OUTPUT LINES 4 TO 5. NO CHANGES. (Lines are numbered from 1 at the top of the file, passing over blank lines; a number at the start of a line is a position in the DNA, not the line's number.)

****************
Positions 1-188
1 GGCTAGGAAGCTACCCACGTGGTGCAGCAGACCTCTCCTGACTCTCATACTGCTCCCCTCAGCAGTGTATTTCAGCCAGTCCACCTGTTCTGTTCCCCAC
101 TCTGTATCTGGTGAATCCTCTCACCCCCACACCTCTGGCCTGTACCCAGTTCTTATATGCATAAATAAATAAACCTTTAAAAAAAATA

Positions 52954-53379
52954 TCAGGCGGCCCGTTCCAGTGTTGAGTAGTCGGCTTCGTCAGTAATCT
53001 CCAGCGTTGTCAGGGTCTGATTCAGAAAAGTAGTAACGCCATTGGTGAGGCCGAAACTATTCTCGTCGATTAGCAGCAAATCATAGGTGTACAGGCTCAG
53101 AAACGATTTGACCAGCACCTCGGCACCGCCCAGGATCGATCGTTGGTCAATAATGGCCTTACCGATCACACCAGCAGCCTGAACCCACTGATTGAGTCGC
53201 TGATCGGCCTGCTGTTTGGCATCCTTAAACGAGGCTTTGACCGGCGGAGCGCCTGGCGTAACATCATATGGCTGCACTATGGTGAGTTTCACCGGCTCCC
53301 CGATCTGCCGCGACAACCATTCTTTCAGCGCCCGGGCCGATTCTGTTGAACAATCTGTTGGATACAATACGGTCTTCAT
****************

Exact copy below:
Positions 52954-53379
52954 TCAGGCGGCCCGTTCCAGTGTTGAGTAGTCGGCTTCGTCAGTAATCT